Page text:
The Scottish Government’s plan for twice-weekly asymptomatic Covid-19 tests for all adults will come into effect as lockdown begins to ease from April 26, National Clinical Director Jason Leitch has said.
First Minister Nicola Sturgeon announced the plan to offer lateral flow tests earlier this week, after the Scottish Government faced calls to match a similar policy announced in England at the weekend.
But while the English scheme will begin on Friday, the measure will not come into force in Scotland until the end of April, in line with the easing of lockdown restrictions.
England is set to see an earlier easing, with non-essential shops and outdoor hospitality allowed to open from Monday.
The tests, which offer quick results but are known to be less reliable than the alternative PCR tests, will be available free to all over-18s without symptoms.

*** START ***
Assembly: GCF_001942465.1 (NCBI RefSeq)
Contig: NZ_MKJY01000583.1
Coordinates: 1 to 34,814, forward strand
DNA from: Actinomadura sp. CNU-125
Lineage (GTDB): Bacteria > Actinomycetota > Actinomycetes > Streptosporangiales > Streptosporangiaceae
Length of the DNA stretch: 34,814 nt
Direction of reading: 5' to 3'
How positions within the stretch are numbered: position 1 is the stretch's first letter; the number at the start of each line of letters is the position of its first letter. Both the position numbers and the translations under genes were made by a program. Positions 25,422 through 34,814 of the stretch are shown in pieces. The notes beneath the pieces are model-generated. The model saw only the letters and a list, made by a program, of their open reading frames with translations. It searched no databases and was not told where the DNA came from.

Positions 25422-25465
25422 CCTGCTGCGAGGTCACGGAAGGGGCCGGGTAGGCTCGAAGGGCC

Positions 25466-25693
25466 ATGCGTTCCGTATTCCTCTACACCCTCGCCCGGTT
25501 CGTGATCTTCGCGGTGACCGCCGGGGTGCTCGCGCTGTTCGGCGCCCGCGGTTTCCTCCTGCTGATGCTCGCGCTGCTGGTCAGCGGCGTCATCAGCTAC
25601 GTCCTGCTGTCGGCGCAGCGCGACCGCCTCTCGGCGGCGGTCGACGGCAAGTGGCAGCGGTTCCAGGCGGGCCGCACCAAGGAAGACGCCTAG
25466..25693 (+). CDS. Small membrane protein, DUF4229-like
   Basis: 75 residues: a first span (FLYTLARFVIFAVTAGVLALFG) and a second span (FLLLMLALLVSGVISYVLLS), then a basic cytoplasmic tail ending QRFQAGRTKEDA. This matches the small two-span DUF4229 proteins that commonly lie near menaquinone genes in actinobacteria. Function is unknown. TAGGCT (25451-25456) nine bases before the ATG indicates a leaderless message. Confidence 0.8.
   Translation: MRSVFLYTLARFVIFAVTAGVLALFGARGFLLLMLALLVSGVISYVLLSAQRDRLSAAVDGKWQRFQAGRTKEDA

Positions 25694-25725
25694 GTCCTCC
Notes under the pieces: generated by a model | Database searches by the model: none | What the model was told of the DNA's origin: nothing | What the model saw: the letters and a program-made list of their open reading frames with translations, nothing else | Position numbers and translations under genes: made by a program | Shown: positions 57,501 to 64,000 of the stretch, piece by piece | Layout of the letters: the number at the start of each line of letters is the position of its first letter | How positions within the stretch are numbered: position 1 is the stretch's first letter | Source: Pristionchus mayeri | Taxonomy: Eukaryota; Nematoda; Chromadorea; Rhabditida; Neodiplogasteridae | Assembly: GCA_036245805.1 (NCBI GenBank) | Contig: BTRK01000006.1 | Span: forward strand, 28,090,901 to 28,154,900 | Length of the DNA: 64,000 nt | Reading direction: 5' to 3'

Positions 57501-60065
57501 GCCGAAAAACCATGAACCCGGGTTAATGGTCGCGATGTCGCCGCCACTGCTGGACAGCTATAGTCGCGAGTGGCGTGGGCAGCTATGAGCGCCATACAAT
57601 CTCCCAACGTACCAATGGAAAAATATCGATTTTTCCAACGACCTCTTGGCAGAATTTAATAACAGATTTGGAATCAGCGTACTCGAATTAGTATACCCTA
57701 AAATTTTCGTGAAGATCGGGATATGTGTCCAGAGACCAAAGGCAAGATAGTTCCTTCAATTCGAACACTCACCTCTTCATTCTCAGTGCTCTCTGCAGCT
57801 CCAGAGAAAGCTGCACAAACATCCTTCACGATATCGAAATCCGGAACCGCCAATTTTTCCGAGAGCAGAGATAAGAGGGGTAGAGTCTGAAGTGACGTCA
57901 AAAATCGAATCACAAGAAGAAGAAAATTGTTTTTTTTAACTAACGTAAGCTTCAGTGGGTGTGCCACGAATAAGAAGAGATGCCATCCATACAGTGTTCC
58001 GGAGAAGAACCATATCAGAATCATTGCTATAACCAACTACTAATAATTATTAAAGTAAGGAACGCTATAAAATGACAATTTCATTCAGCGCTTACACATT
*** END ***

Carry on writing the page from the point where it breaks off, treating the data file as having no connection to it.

Asked if Scotland would begin the testing on the same day as England, Professor Leitch said he “does not anticipate it being as quick as that”.
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“What we anticipate is this being is part of the future openings,” he said.
“So this will coincide with, for instance, moving to the levels, and allowing people to do more stuff – this will be an added layer of protection on top of that going out more and being able to see your family more.”
Prof Leitch said he would like to see as many people as possible take the tests regularly.
“We’ve been pleased with how it’s gone in schools with teachers, and senior pupils, and we’re anticipating that getting even better when they go back. S1 to S6 will be offered it from the 12th, some of them, and the 19th for others,” he said.
He added: “It’s not magic, it’s not a single solution, but it just adds a layer of protection for you as you go out and about, whether it’s your journalistic business, your call centre business, or even going to the garden for a barbecue to see your family.
“It would just allow you to be a bit more sure that you don’t have the virus.”